Four referendums failed to pass in Taiwan on December 18, 2021. This means that the Fourth Nuclear Power Plant will not be re-activated, sparking heated debates on whether Taiwan is generating enough of energy.
The construction of natural gas underlines the necessity of alternatives to fill up shortages left by nuclear power sources. Taiwan’s electricity consumption kept setting record highs in recent years, averagely increasing by 2.5% each year from 2021 to 2027, as estimated by the Ministry of Economic Affairs. For now, the government is developing renewables proactively to meet rising electricity demand and replace traditional power sources, aiming to raise renewable capacity to 20% in the energy mix by 2025.
To tackle energy issues, developing renewables is a road must be taken. However, it’s not an overnight thing to move from coal-firing and fossil fuel energies to renewable energies. Therefore, transitional power sources are imperative, so as reducing coal-firing and raising natural gas electricity generation, which the government has pledged to do. On the journey to net-zero emission, countries (regions) must, with regional, economic considerations and assessing electricity demand, find out the best corresponding measures.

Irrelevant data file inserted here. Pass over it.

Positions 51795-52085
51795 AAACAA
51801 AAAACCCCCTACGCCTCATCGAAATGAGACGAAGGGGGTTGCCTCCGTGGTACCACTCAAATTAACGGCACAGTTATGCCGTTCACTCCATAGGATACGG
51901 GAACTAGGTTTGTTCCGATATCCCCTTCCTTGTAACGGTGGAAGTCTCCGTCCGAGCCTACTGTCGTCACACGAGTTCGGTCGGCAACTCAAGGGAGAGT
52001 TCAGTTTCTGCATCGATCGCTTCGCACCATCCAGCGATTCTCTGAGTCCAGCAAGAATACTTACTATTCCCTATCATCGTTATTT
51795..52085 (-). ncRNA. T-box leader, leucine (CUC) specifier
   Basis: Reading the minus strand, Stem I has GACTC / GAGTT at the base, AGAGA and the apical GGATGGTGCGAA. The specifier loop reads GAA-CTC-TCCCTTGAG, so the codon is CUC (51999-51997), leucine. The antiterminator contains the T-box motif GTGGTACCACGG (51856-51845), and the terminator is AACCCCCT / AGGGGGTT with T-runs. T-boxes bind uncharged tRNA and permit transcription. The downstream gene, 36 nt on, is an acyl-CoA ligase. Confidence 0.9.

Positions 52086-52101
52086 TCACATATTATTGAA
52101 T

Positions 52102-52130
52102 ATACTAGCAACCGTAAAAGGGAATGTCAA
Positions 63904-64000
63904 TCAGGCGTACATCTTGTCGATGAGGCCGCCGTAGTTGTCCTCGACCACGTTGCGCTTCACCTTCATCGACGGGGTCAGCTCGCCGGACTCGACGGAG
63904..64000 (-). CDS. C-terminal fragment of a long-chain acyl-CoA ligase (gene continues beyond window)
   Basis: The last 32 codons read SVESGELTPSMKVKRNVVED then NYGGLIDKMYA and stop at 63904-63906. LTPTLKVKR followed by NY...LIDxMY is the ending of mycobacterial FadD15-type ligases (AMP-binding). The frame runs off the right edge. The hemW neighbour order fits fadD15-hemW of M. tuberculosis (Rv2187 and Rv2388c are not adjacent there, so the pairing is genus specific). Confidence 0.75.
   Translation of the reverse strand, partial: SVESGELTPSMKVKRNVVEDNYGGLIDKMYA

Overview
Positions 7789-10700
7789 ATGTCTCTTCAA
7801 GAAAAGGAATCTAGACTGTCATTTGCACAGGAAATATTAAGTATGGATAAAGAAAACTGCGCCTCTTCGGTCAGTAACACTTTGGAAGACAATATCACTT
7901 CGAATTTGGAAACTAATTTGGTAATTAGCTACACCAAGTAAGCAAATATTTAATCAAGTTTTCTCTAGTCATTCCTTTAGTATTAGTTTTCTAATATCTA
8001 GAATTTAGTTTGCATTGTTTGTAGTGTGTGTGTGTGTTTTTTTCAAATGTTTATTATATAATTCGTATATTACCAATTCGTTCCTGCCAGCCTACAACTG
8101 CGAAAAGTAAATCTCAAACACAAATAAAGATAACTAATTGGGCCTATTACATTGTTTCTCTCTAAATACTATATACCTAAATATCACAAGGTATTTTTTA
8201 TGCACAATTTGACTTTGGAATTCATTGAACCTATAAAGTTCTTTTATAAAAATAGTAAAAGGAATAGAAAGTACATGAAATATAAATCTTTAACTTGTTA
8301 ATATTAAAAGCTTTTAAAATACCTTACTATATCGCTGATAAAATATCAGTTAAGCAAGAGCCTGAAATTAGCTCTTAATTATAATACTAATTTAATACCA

The intermittence and unpredictability of renewable energies resulted in a “duck curve,” as the peak of electricity generation and consumption are staggered, overloading the grid and affecting the stability of power supply. This is where energy storage system (ESS) comes to rescue, providing ancillary services, minimizing damages to the grid, and extending its lifespan. Taiwan’s Energy Trading Platform has been available since November 15, 2021, providing ancillary services spanning regulation service, spinning reserve service, and supplement reserve service.
The integration with ESS realizes stable electricity grids, time-shift, and efficient emergency response. The outage of Luo Yang coal-firing unit in South Australia back in 2017 will be the most iconic, during which Tesla’s 100 MW/129 MWh energy storage plant, Powerpack, promptly initiated fast response reserve service within 0.14 seconds, providing 100 MW of electricity, slowing down the fall of frequency, successfully preventing financial losses, and illustrating how much energy storage can benefit electricity grids.
As of 2021, 10% of daytime energy in Taiwan came from renewables, with 20 MW of energy storage capacity. If electricity share of renewables increases, more than 20% of energy during the daytime is expected to be clean energy by 2025, entailing more urgent need for ESS to supplement for off-peak hours. Presently, Taipower plans to install 1,000 MW of energy storage, 160 MW by itself, and the rest by private-owned businesses. Taipower’s energy storage systems mostly provide regulation service. In 2021, Taiwan had 51 MW/71 MWh of energy storage demand; the figure may exceed 1,200 MW/3,000 MW by 2025, as InfoLink projected. In addition to global commitment of RE100 and the government’s target to achieve net-zero by 2050, results of the referendum further consolidated the existential importance of renewable energies, ramping up the development of energy storage in Taiwan.
Source: Bureau of Energy, Taiwan
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